Yes, the wording of the Agreement 37 has stood the test of time over all this period since 1992.
This year or late last year, the Labour Court made a judgment where NUMSA had applied to attack the interpretation of what the wording of the Agreement says.
The interpretation that they asked the court to put upon it and what the Court agreed with them, is that it’s not such that the parties can’t negotiate anything at company level. They can negotiate at company level even if it does sound in money, if it is not specified as being particularly excluded at company level. So, that’s where there’s a sort of a grey area about what is negotiated at central level and can’t be double dipped again and what is not.
And there’s a sort of a window that was opened according to this judgment for NUMSA to say, well actually maybe there are other things that we haven’t specially listed here that we can take up at company level, that we can about negotiate, which would cost companies money. That’s what the employers are trying to stop.
You open the papers this morning and you see threats of a bargaining council collapsing. Could we actually see an eventuality where you have these 10,000 companies in the sector having to hold exclusive agreements or negotiations with workers on plant level? Could we reach that stage?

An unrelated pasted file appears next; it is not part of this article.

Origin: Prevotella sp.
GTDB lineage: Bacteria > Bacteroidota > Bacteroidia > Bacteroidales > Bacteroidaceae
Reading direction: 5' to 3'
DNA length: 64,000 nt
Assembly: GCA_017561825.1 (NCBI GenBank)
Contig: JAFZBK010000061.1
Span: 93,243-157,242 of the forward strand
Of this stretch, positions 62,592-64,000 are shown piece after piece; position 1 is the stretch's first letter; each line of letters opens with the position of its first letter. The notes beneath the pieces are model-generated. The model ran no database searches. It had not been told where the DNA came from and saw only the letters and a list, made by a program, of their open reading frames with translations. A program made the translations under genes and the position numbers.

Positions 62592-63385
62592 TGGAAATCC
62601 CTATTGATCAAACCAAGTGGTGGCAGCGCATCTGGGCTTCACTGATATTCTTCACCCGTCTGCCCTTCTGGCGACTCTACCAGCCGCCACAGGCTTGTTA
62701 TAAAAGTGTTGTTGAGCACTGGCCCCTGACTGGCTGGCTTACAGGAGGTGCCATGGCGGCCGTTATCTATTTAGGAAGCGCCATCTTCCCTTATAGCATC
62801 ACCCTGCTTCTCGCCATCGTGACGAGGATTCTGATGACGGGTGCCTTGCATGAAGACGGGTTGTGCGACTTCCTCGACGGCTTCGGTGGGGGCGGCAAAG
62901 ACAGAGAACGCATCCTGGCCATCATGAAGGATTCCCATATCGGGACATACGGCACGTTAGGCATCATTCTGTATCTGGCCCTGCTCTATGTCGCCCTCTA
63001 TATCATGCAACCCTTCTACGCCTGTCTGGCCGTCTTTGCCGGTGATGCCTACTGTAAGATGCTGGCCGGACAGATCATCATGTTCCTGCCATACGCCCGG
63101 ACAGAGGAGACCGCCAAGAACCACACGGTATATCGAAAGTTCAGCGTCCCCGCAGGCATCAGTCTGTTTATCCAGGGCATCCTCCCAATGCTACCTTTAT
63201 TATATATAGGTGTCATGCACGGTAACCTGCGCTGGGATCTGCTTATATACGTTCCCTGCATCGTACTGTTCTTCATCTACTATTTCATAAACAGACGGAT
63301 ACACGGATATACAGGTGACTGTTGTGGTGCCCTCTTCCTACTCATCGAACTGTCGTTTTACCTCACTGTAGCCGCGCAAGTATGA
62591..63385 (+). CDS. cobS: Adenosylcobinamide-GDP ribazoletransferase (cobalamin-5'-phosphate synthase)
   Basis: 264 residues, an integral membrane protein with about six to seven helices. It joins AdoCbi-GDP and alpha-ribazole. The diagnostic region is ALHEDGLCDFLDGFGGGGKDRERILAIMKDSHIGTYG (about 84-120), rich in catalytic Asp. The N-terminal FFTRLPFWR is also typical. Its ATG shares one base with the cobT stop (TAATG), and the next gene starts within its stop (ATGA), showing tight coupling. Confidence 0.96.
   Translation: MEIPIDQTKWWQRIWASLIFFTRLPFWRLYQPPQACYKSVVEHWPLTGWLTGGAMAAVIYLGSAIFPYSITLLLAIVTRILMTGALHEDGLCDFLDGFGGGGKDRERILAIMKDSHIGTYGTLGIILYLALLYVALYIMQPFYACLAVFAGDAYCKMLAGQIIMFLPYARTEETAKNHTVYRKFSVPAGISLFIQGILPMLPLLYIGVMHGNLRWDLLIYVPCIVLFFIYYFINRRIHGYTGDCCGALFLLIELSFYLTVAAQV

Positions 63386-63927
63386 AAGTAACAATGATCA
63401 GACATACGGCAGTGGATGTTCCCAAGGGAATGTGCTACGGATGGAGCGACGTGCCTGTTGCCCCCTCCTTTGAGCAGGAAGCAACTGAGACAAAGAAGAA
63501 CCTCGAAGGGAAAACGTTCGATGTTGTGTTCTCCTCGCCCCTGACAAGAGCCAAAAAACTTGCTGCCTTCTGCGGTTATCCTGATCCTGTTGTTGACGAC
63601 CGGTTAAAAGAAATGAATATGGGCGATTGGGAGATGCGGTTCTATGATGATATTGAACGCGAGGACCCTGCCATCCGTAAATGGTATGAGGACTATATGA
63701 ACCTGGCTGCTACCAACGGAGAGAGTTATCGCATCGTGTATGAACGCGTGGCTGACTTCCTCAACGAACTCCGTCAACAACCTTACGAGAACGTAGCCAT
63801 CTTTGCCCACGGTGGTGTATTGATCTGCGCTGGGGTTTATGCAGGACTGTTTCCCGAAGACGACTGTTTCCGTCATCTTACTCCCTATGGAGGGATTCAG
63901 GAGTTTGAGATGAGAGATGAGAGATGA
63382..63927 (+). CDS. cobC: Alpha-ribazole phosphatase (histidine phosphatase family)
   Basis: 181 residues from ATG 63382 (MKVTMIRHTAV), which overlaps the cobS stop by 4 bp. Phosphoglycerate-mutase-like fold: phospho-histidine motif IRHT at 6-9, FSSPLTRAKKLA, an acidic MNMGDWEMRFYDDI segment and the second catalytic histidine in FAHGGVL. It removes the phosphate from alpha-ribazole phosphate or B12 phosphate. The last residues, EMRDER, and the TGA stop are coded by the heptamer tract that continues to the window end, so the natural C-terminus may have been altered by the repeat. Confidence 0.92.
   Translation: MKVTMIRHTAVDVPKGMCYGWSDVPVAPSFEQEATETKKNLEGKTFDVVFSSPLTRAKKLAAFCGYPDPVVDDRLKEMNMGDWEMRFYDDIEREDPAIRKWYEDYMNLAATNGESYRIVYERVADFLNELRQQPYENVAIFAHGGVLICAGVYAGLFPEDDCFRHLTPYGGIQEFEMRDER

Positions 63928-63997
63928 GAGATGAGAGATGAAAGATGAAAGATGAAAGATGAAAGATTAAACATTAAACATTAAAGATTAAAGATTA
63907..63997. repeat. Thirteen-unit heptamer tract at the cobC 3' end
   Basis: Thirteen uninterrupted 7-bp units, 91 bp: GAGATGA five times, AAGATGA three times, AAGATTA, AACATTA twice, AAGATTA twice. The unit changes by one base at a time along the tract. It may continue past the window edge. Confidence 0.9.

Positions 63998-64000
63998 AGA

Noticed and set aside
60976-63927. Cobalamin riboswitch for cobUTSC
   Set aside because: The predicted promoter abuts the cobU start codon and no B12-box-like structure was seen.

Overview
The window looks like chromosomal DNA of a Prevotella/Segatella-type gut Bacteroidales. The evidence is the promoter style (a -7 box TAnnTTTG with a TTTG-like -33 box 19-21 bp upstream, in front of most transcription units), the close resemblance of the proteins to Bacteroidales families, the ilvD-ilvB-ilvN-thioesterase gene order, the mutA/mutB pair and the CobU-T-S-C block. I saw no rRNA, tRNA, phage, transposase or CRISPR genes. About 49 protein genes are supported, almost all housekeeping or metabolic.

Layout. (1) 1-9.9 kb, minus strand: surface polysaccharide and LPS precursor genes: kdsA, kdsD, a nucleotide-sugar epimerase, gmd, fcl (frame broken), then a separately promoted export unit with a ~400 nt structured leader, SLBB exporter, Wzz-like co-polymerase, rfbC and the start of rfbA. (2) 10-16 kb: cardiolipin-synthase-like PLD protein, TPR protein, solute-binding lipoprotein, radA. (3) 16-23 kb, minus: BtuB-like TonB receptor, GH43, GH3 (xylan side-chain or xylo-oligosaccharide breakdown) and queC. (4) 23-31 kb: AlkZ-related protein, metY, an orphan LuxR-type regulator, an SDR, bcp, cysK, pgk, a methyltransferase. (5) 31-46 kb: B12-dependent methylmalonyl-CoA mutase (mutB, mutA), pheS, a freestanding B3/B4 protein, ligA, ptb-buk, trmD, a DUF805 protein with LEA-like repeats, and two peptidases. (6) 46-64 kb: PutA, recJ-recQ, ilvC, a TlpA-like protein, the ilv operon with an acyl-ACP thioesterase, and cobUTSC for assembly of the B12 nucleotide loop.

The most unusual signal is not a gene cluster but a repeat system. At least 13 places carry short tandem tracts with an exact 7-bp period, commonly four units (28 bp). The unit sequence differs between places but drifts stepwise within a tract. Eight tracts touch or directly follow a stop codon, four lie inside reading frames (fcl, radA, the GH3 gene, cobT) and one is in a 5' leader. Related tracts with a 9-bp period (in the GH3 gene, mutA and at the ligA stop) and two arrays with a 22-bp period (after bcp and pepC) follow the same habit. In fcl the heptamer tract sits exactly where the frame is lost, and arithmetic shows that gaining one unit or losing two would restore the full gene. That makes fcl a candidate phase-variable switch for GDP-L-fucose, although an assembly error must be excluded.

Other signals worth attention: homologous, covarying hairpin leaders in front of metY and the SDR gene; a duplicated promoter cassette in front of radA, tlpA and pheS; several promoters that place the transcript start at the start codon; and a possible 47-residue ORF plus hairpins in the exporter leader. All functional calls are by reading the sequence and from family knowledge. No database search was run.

It’s possible that the system can collapse if the parties don’t agree.
Because, of course, when an Agreement like this one comes to an end at the end of its three-year period and if they haven’t got an agreement to cover the next year or the next three years, for example, there is no agreement.
And for so long as there is no agreement, things are held in limbo which then threatens the whole notion of collective bargaining.
So that’s what the sort of threat is, if you like, and so there’s a risk analysis that the parties need to make at this point. To either use what they’ve got which has been tested over time, or they can look at wording the Agreement, on wording Section 37, in such a way that it’s specific about what’s in and what’s not in – to clarify that.